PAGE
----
The North Carolina Department of Transportation has begun picking up of storm-related debris along state-maintained roads in Beaufort, Carteret, Craven, Dare, Hyde, Pamlico and Tyrrell counties.
Hatteras Island, one of the jewels of the state's tourism industry, was cut off from the mainland when water rushing into the Pamlico Sound destroyed at least five portions of state Highway 12, the only road leading to the barrier island.
Transportation officials have given no estimate on how long emergency repairs to the two-lane highway will take. But Perdue indicated it could be longer than the two months needed to rebuild the road in 2003 when Hurricane Isabel chewed a new channel into Hatteras Island.
The NCDOT has created a mapwith markers linked to its aerial photos of the beaches on N.C. 12 on the Outer Banks.
Officials have not made a decision yet about letting Hatteras Island residents board ferries to return home.
Utility crews told Dare County officials Thursday that not enough progress had been made in returning power to the Outer Banks island.
The Dare County Sheriff's Office has established a curfew for local residents as well as for those trying to access Hatteras Island. A statement issued Monday night said the nightly curfew is in effect from 9 p.m. until 5 a.m. until further notice. The curfew also applies to anyone attempting to gain access to Hatteras Island by any type of watercraft. Officials said Coast Guard boats are patrolling the area.
While the rest of the tourism season on Hatteras Island appears shot, the rest of the state's beaches began a push to bring people back, as the holiday weekend loomed.
All beaches from Rodanthe south to Ocracoke - which includes Avon, Buxton, and Hatteras - are closed until further notice.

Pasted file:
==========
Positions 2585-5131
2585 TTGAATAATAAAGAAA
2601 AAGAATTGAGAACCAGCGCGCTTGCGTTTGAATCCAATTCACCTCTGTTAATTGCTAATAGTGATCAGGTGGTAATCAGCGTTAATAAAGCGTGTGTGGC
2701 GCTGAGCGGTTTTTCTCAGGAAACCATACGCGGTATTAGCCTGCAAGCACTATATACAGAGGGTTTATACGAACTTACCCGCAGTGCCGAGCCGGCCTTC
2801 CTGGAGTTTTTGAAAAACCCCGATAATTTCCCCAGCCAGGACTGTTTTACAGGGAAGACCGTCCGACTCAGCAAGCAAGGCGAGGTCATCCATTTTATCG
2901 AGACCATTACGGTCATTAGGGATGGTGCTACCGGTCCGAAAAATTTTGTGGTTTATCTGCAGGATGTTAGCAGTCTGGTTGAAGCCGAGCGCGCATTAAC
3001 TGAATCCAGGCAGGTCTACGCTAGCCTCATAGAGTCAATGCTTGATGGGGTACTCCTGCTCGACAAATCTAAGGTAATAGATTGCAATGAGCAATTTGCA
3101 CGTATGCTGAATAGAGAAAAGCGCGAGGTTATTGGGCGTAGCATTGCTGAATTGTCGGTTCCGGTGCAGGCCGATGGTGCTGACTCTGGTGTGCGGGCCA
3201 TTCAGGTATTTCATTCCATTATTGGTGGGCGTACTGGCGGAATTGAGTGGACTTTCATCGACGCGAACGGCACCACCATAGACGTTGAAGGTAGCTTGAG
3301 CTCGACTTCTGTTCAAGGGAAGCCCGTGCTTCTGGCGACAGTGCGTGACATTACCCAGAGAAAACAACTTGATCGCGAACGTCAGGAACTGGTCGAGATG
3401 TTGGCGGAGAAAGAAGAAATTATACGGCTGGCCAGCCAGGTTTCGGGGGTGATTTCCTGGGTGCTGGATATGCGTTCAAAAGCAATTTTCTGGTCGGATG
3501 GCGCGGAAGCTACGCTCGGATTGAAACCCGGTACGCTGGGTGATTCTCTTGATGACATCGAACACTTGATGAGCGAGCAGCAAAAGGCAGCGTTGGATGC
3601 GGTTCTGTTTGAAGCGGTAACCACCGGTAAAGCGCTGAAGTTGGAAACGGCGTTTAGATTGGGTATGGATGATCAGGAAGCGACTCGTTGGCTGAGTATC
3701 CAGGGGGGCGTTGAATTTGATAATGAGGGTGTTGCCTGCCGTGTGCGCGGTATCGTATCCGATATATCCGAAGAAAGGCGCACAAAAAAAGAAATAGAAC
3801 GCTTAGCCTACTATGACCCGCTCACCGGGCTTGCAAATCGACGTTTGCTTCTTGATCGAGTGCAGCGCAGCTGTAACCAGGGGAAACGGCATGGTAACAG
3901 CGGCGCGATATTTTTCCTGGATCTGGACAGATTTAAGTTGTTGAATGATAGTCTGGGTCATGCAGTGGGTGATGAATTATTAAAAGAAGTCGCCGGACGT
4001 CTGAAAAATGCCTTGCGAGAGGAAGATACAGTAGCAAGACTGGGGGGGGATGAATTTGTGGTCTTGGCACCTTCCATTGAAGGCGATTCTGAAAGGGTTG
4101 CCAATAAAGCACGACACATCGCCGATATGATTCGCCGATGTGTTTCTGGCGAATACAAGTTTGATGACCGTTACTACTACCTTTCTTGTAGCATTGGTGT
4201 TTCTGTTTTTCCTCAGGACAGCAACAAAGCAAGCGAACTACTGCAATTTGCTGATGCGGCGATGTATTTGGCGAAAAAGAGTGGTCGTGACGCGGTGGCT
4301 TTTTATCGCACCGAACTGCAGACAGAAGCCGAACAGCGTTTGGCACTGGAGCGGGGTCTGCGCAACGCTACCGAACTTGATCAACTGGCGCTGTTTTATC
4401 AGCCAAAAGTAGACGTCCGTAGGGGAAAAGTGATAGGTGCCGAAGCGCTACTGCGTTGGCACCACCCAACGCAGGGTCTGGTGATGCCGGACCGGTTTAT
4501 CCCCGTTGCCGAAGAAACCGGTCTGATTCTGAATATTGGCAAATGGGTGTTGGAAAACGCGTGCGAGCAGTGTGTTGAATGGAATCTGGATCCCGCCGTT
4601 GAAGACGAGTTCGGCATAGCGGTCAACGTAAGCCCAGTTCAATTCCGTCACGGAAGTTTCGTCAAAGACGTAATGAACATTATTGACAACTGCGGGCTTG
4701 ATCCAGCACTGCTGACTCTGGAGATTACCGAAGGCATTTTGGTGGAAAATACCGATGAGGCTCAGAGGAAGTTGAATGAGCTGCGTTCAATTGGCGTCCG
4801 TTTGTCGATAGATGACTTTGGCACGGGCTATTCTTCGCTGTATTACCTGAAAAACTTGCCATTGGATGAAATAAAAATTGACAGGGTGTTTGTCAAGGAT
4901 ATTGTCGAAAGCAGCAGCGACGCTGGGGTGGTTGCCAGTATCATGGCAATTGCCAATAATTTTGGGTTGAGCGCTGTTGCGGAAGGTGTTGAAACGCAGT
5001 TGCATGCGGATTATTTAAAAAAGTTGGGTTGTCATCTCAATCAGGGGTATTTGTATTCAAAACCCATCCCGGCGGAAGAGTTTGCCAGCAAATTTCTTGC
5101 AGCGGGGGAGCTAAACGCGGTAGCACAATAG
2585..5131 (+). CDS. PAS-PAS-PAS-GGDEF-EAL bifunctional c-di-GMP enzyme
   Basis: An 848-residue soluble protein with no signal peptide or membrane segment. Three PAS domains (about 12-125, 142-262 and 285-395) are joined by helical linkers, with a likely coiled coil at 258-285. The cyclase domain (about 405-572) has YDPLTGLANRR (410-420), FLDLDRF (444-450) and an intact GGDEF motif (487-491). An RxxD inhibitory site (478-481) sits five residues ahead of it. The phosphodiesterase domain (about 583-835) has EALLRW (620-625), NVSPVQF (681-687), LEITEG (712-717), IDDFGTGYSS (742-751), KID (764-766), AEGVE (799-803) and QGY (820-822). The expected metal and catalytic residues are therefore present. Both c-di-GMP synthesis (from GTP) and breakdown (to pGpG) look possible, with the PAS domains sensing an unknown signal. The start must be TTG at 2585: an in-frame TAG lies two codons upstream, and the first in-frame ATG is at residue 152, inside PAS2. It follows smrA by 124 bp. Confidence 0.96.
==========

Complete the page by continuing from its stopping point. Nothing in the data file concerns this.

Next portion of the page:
Everything north of Rodanthe, including Nags Head, Kill Devil Hills, Kitty Hawk, Duck, and Corolla, are open. However, authorities in Corolla have put out a red flag warning due to debris washing up on the beach.
Atlantic Beach, Emerald Isle and the southern beaches, all the way to the South Carolina border are open.
Perdue said the Governor's hurricane hotline is open for people who need help. Residents can call (888) 835-9966. The deaf and hard of hearing can call (877) 877-1765. More is also available at www.readync.org
Residents needing assistance can also call:
- FEMA (800) 621-3362
- Red Cross (800) 999-6828
Help is available in Dare County through Dare County Social Services and the American Red Cross. If you need this assistance call (252) 475-5655.
Before attempting re-entry to Dare County, or the Currituck Outer Banks, visit www.darenc.com or call (877) 629-4386 for updated information regarding when re-entry will be permitted. Once re-entry is allowed, you should also call your accommodations provider to confirm that lodging will be available.
Residents can call (252) 232-6041 with questions regarding the shelter. For general storm-related information, citizens can call the Currituck Emergency Hotline at (252) 232-6010, visit www.CurrituckGovernment.com, www.VisitCurrituck.com, or follow CurrituckGov on Twitter.
Donations have already started to come in to the North Carolina Disaster Relief Fund.
Governor Perdue announced the relief fund Tuesday. Learn more at: www.ncdisasterrelief.org.
If you'd like to donate to the Red Cross for storm relief, you can do so at: www.american.redcross.org
Officials said the money would be going to those hit hardest by Hurricane Irene.Click here to read more
nc hurricanes, hurricane irene, bev perdue, local/state